wisdom

My Journey From Abuse Towards Wholeness.

After making a conscious decision to renounce a lifetime of abusive relationships in order to heal, here I am five years later, finally being able to disinfect the pus from the gash that infested my life.

Now that I see it, and have befriended this gouge in my being, it all seems obvious, but unlike physical wounds that are clearly visible, emotional injuries change form, hide or disguise themselves like viruses, in order to stay undetectable… for years!

I felt something was wrong from when I was about 14 — yes, puberty awoke the hungry serpent. I metamorphosed from a quiet girl living in a world of her own to a drug-taking angry adolescent determined to break free.

I thought I was a rebel liberating myself from society’s grasp. I was drawn to the New Age movement, believing my anger and I could change the world.

By 18, I was synergizing A-level studies with brown powder… I was daring, I was crazy, and you couldn’t catch me. I wanted to live, and thought that taking whatever I could lay my hands on was living.

I didn’t realize at the time that escaping from myself wasn’t being alive, but its contrary accelerated disassociation from my innermost feelings kept me running.

Running from society, my middle class upbringing, and the expectations that go with it… and most of all, myself!

I scraped through university to become a drama teacher, but the drama in my own life and the rebel in me that said No to anything with the name tag Security or Routine led me away from that path.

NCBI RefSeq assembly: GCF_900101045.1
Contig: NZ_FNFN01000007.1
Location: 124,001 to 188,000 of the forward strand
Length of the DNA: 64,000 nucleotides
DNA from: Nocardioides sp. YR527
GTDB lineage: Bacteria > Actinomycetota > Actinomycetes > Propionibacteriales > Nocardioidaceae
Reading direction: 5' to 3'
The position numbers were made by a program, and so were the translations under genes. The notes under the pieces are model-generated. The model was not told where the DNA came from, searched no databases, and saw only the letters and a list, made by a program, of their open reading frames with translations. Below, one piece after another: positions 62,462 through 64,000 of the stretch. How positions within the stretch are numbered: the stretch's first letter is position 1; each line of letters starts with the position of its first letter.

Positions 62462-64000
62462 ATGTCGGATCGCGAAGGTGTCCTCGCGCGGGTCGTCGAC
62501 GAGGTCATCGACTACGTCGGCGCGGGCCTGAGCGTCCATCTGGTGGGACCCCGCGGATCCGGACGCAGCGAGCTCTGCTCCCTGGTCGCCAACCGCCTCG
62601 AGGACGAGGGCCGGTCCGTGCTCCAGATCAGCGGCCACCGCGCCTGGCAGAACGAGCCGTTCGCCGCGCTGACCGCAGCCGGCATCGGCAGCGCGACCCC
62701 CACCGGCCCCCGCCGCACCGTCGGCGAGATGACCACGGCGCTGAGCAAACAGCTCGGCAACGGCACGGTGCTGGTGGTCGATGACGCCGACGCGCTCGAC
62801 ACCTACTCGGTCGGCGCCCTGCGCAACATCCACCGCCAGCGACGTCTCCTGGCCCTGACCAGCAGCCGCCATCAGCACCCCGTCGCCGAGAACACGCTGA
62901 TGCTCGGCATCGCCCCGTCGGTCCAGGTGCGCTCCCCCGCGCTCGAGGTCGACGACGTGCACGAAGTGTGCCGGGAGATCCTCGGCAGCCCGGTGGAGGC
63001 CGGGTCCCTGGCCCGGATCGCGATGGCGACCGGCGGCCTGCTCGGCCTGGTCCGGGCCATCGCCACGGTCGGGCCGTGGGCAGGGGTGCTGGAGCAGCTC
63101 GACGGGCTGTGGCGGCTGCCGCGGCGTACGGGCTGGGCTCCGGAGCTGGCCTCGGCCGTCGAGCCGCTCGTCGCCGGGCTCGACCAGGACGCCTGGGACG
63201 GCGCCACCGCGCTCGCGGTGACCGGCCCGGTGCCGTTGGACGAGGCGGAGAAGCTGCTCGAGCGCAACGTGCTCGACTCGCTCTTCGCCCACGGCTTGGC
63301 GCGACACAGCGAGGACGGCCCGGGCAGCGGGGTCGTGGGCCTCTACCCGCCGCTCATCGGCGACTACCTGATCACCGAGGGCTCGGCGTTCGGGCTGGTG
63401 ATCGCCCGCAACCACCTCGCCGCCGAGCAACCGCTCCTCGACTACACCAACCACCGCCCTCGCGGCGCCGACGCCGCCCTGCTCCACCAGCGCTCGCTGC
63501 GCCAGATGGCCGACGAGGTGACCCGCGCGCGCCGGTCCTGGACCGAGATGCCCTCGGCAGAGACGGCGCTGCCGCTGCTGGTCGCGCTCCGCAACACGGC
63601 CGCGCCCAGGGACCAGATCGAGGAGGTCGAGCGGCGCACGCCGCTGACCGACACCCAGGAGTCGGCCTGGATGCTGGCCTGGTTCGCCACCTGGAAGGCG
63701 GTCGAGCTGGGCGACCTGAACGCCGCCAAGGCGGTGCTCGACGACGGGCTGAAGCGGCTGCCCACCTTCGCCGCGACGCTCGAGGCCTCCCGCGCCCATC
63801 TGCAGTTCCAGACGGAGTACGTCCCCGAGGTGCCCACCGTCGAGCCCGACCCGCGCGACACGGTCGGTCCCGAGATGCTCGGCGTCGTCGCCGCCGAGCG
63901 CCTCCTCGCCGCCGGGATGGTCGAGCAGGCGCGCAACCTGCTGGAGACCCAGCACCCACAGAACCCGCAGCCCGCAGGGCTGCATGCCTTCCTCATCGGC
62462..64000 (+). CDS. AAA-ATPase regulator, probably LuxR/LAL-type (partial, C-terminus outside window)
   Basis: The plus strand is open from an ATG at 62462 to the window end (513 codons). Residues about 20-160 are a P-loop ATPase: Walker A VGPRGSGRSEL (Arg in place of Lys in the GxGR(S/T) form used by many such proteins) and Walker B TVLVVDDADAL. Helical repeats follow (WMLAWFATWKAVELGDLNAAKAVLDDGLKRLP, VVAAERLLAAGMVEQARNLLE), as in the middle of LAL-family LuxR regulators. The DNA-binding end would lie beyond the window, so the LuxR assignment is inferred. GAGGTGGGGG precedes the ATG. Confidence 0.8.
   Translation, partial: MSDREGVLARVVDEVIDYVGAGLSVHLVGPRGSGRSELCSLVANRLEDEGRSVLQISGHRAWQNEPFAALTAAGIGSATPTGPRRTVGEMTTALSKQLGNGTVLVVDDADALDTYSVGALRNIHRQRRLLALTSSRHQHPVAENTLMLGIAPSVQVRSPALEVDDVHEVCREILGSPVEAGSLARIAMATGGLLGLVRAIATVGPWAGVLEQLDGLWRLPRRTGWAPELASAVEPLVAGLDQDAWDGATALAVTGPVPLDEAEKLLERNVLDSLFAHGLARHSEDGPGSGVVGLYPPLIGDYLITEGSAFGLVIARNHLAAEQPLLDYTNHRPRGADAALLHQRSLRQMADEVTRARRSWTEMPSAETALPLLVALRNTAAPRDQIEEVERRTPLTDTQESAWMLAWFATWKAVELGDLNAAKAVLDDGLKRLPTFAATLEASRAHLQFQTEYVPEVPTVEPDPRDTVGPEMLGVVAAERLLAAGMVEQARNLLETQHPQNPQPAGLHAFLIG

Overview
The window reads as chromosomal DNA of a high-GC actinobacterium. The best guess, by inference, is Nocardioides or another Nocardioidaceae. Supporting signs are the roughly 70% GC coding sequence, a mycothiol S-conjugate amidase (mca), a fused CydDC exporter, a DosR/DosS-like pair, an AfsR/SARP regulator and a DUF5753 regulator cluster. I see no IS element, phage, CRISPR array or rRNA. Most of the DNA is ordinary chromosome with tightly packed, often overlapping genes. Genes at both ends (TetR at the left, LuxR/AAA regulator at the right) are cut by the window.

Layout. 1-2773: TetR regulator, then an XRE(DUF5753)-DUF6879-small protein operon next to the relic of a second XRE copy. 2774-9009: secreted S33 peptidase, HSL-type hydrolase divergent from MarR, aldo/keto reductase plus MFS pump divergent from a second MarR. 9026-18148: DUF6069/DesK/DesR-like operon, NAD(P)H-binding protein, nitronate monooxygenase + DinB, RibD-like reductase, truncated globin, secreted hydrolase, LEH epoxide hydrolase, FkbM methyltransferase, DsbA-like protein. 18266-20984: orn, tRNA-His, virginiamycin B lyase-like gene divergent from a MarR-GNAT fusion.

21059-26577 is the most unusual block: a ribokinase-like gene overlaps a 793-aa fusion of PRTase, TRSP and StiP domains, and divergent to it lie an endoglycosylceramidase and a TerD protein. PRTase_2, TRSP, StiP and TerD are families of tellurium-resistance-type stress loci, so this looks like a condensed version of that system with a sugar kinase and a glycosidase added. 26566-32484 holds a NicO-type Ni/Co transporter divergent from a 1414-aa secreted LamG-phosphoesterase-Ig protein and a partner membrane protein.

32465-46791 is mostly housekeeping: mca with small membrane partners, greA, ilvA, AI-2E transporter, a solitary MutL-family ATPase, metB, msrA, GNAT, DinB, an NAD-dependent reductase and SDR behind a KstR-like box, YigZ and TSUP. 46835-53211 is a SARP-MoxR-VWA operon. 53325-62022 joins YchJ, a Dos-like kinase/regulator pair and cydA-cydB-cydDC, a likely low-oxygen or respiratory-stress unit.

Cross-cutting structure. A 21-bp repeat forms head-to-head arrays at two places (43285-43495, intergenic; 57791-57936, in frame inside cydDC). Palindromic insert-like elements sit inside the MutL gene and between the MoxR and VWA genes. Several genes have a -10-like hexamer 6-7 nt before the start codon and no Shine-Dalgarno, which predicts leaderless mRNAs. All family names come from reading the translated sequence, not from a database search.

I was pulled magnetically to what was happening under the surface, the world we didn’t see, the conversations we didn’t hear, the magic of the unrecognized… I lived in squats and collected furniture out of skips.

I felt alive, near the edge. With drugs and damaged people, my wound and I were at home.

From the heart of that context, I saw him coming towards me along the road — tall, blond dreadlocks and a parka coat he had transformed into an urban warrior uniform by attaching cricket batting pads to the shoulders.

I knew from afar it was him… together we were going to conquer the world… he stopped me and asked with a French accent if I had any change for food…

Three children and a police section order later, I saw his hospital notes spell out schizophrenia and took a deep breath.

There were 14 years from that day until the day I managed to say No and mean it.

I had grown up, my sons had too, we had survived beatings, hunger, delusions, homelessness, a stabbing, police interventions and most of all, a severe lack of self-esteem.

The running and rebelling had brought me to this… and it still wasn’t over. A wound won’t give up until you love it. I was far from loving it as I still didn’t recognize its existence, I just knew something was eating me from the inside.

I became a single mum. In many ways I had always been, a single mum with an attitude and a deep need to get away from myself in every second that passed.

I tried all sorts of ways of freeing myself from the constraints of three kids and a sedentary routine.

We spent a year in India backpacking, a couple of years on the road with a horse and wagon, homeschooling, working at festivals, living in people’s fields, anything to fly away… and yet I still hurt.

The years went by and I managed to pull it together, so to speak. I created more grown-up jobs for myself, including English teacher and wine broker.

A sudden need to belong somewhere, anywhere, led me into marrying not just the son, but his father the Mayor, the family, and the small, French village where my husband prided himself in being a seventh generation wine-maker.

I transformed myself into the perfect French farmer’s wife. I had a home, my rightful place… but at what cost? The price for trying to fit in to hide from my aching soul was numbness.

I would have stayed there forever. Having made my bed, I should have lain in it. But someone came into my life and showed me through her eyes where I was. I wasn’t at home, I was an alien in a forgotten world and I needed to get out.